After taking at least three tablets daily for 3 years for weight loss. She also experienced several months of secondary amenorrhea. Of senna leaf, Blumenthal et al. lists abdominal pain of unknown origin, acute intestinal inflammation (e.g., Crohn’s disease and colitis ulcerosa), and appendicitis as contraindications. Because of the anthraquinones, nonstandardized preparations should be avoided during pregnancy and lactation (CAN).
“Anthraquinones may be secreted into breast milk” (CAN). Should not be used in lactation, pregnancy, or with children under 12 years old (KOM). Occasional cramp-like discomfort of the GI tract may require dosage reduction (KOM). Side effects with chronic abuse: disturbance of electrolyte balance, especially hypokalemia (may be exacerbated by simultaneous administration of corticoadrenal steroids, licorice root, or thiazide diuretics), leading to cardiopathy, muscular weakness especially with concurrent uses of cardiac glycosides, corticosteroids, or diuretics (KOM).
Pigmentation of the intestinal mucosae (pseudomelanosis coli) is harmless and usually reverses on discontinuation of the drug. Laxative like this should not be used more than 1–2 weeks without medical advice (KOM). CAN report anthraquinones are purgative and irritate GI tract. Also contraindicated in hemorrhoids and nephropathy (CAN), intestinal obstruction, abdominal pain of unknown causes, any enterosis (appendicitis, colitis, Crohn’s disease, irritable bowel syndrome) hemorrhoids, nephropathy, menstruation (AHP).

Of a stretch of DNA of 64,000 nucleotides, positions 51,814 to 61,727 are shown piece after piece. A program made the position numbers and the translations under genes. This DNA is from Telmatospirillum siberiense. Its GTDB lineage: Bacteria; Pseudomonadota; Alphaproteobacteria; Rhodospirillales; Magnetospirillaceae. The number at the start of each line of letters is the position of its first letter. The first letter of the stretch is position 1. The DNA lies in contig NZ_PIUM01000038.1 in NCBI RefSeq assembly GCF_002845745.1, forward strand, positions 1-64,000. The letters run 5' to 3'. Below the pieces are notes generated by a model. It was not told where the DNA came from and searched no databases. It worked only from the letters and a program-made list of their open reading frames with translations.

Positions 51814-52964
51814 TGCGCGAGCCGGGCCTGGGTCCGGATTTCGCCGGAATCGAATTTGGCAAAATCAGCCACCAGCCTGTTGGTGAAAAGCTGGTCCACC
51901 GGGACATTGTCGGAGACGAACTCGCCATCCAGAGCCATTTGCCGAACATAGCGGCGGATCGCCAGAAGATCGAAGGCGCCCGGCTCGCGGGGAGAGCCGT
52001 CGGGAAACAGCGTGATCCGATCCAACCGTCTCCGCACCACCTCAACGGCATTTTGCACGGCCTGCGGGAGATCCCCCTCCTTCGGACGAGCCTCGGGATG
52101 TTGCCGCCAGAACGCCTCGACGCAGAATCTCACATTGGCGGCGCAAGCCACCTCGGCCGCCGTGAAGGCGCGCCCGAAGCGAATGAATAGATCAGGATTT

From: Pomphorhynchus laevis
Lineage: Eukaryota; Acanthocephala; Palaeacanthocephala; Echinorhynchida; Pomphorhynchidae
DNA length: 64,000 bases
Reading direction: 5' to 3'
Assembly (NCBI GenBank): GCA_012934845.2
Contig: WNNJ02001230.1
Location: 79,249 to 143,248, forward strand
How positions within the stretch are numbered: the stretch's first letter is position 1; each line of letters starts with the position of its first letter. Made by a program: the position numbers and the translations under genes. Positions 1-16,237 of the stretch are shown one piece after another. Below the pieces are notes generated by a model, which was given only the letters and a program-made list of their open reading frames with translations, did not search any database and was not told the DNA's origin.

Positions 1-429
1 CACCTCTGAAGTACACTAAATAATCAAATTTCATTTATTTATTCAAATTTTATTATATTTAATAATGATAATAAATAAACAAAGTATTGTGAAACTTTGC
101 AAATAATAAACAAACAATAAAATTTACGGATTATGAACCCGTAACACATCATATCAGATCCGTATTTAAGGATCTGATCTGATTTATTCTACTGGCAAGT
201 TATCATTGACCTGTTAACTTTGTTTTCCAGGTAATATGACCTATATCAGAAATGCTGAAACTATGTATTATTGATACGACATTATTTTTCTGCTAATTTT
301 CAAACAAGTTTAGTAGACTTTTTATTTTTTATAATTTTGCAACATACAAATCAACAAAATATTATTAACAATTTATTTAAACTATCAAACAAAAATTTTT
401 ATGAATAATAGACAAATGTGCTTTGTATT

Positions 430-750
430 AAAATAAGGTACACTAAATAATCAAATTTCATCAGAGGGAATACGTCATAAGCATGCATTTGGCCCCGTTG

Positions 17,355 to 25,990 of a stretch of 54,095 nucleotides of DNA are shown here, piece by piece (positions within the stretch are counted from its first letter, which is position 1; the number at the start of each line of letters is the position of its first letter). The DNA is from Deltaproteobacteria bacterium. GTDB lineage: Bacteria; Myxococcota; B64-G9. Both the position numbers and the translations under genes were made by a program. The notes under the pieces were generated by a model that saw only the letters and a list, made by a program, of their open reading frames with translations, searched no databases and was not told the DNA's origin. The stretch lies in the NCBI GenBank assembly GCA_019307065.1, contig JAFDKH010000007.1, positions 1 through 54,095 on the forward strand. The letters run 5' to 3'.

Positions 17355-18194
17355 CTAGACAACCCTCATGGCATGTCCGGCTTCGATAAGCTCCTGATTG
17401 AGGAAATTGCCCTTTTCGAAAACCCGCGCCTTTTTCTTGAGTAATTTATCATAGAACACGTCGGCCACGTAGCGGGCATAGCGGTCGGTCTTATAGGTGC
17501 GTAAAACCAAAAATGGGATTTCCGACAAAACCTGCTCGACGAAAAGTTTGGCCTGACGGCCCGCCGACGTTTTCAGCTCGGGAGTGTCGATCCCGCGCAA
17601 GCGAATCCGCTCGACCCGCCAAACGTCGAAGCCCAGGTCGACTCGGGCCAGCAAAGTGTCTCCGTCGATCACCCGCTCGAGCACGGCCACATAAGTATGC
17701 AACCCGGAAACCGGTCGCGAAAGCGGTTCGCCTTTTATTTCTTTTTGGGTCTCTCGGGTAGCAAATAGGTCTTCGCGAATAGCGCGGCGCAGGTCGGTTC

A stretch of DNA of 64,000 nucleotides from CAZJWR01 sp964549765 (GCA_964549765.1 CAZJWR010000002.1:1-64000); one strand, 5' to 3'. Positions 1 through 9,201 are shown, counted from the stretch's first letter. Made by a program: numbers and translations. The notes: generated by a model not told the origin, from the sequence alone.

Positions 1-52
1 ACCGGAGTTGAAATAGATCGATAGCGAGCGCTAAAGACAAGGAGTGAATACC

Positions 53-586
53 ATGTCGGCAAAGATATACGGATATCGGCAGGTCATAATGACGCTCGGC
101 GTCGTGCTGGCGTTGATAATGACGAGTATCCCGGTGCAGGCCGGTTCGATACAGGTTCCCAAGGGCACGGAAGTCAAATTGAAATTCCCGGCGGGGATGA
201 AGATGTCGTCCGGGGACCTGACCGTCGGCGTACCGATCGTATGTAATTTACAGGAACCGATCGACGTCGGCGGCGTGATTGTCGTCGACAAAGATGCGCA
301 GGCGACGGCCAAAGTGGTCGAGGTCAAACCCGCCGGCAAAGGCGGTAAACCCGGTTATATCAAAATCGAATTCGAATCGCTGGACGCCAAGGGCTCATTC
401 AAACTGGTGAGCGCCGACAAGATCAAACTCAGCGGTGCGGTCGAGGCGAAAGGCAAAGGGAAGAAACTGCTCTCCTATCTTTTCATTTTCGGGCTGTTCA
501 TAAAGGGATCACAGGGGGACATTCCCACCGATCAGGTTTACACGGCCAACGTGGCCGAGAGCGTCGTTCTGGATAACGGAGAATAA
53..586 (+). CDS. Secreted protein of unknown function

Do not use more than 8–10 days (AHP). Do not use this in case of abdominal pain or diarrhea. Consult a health care provider prior to use in pregnancy or nursing. Discontinue use if diarrhea or watery stools occur. Not for long term use (AHP). “Some herbal laxative preparations, such as cascara and senna for example, can cause an increase in the potency of digoxin” (D’epiro, 1997).
Pedersen (1998) cautions against taking the fresh leaf (we have done that in Peru with modest laxative results). “Senna causes gripping unless taken in combination with carminative herbs such as ginger, cloves, or various mint species.” Although GRAS, senna can be more habit-forming than cascara (PED). Lininger et al. (1998) pronounce it “safe for children over the age of six” (half the adult dose) (SKY). I’d be more cautious.